To talk too difficult or disagreeable people, you want to increase your “likability factor”. One way to do this is by handling your emotions. A difficult person is more likely to criticize, to raise his voice or to lose his temper. Therefore, by controlling your emotions and not falling prey to the heat of the moment, you can handle a difficult person more easily. This is an important step in how to have a conversation with difficult people.
One important step to increasing your “likability factor” is to develop skill at remembering people’s names. This shows that you are interested in them, and if you’re seen as being interested in them, you are more likely to take their concerns seriously.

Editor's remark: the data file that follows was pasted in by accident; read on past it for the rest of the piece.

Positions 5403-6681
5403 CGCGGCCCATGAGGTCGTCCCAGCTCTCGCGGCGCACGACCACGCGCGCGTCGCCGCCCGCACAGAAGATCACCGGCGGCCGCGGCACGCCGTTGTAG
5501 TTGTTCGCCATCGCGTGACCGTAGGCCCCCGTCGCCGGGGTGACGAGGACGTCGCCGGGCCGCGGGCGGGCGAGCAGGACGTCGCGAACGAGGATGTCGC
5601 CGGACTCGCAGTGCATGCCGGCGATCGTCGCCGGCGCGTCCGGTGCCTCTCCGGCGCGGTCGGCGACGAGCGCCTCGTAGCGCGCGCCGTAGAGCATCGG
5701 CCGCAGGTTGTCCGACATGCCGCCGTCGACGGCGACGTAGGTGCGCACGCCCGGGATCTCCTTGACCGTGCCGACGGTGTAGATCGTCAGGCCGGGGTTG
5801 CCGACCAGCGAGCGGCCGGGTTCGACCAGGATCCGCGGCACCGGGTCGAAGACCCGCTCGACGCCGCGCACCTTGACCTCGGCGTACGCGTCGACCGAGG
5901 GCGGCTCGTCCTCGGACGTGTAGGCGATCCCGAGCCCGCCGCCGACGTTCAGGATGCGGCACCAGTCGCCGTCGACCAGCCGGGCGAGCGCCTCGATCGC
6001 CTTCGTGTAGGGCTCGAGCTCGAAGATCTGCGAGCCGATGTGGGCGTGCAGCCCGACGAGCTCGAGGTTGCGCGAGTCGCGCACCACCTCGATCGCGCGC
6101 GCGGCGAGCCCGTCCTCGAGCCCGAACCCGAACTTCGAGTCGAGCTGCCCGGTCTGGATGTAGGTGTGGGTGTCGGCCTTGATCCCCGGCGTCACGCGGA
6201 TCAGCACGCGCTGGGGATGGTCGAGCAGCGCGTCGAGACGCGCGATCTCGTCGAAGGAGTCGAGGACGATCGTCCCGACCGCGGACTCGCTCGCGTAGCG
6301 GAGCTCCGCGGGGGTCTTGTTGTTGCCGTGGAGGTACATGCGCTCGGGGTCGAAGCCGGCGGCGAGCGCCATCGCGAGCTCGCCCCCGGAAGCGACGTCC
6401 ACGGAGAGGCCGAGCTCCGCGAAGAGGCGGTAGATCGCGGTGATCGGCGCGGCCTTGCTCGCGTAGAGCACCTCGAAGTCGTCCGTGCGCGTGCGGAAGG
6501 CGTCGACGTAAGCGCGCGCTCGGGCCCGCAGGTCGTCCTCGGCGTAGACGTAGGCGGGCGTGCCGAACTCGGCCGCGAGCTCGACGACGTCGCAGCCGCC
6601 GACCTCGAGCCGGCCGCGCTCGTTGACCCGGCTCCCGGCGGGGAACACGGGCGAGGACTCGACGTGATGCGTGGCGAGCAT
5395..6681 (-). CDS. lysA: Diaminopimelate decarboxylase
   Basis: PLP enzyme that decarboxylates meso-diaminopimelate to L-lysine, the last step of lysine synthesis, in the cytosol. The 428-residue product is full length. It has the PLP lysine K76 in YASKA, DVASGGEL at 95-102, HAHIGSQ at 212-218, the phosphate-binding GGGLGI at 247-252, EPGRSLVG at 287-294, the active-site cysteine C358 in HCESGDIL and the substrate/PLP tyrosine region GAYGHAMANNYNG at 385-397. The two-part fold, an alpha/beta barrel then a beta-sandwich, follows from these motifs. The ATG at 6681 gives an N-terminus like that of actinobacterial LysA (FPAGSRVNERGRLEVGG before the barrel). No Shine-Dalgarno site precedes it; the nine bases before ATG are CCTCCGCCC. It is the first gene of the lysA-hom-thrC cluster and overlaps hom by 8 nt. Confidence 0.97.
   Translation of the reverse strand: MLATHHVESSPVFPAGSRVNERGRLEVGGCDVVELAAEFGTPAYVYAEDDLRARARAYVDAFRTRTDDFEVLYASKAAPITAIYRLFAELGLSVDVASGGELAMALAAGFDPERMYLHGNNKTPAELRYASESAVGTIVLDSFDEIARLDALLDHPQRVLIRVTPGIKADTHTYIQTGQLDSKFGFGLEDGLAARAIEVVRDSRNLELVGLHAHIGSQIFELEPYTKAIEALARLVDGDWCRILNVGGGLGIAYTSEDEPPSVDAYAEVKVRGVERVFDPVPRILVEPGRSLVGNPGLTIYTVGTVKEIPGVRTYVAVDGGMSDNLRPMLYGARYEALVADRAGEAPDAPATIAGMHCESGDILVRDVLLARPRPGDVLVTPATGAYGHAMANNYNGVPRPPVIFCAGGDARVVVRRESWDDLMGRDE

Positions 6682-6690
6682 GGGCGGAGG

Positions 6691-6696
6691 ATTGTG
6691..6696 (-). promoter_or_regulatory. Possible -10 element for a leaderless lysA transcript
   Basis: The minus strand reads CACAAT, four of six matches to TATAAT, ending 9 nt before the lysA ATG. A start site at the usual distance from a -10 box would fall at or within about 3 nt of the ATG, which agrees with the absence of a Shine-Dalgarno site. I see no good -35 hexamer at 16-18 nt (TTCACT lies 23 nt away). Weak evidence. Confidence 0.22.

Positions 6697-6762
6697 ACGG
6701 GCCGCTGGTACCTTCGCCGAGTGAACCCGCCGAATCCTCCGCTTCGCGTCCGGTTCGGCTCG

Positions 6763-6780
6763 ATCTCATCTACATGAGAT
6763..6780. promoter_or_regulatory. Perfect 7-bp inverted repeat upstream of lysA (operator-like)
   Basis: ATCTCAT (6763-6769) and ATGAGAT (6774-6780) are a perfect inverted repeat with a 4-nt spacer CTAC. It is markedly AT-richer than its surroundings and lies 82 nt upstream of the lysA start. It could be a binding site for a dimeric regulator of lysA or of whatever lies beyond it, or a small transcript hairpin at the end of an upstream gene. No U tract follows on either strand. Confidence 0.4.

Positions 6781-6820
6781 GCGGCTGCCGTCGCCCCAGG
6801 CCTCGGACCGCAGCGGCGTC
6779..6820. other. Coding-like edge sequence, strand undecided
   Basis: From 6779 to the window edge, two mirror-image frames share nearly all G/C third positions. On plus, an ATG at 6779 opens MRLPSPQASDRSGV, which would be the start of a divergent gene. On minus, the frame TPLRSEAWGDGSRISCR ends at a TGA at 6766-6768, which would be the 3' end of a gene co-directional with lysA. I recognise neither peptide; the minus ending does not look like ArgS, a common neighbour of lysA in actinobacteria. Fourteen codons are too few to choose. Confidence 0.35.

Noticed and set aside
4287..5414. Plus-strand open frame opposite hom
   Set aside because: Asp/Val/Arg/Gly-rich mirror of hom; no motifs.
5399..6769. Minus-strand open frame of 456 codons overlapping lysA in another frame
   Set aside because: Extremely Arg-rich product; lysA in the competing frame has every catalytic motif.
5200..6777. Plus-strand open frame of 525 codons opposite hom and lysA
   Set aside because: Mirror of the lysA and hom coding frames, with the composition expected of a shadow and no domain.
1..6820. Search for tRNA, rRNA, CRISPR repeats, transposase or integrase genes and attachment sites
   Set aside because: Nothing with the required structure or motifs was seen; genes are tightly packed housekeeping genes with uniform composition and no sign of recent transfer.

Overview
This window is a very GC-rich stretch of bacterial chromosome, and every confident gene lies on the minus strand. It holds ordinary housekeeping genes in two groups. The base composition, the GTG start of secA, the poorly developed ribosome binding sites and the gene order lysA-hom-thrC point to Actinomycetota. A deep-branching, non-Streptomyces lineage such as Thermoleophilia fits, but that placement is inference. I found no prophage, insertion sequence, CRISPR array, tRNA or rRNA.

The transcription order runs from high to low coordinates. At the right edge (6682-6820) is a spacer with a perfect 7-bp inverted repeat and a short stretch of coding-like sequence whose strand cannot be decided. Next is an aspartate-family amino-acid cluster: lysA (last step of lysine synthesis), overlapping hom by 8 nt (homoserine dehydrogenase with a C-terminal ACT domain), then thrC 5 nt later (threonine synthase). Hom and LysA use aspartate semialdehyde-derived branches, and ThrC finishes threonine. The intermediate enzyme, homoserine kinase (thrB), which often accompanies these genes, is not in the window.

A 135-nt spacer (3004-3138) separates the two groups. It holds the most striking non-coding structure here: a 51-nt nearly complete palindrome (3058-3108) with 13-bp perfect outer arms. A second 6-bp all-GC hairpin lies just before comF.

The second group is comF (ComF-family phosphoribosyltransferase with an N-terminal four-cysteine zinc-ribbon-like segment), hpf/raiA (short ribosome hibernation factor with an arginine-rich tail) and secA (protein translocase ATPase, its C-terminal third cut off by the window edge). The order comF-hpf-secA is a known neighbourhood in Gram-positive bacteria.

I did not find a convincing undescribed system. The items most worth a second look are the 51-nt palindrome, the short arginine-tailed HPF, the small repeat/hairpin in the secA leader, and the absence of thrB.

One common trait of difficult people is a tendency to criticize. A letter writer to an advice columnist was entertaining foreign guests in her home and upon asking “Are you enjoy your stay in the United States?” was subjected to a barrage of criticism about the country in which her guests were visitors.
The columnist’s examples of a polite and calm defense of our nation could serve as a good model of what to do when you or a friend or a project are unfairly criticized.
“Oh my, I’m sorry you had so much trouble getting through. What is the telephone system like in your country?”
Do you see the subtle psychology here? The answer shows empathy with the critic, but at the same time subtly points out that they may be in no position to criticize, since the situation in their home country is probably no better. Yet this reply is polite and nonconfrontational and subtle.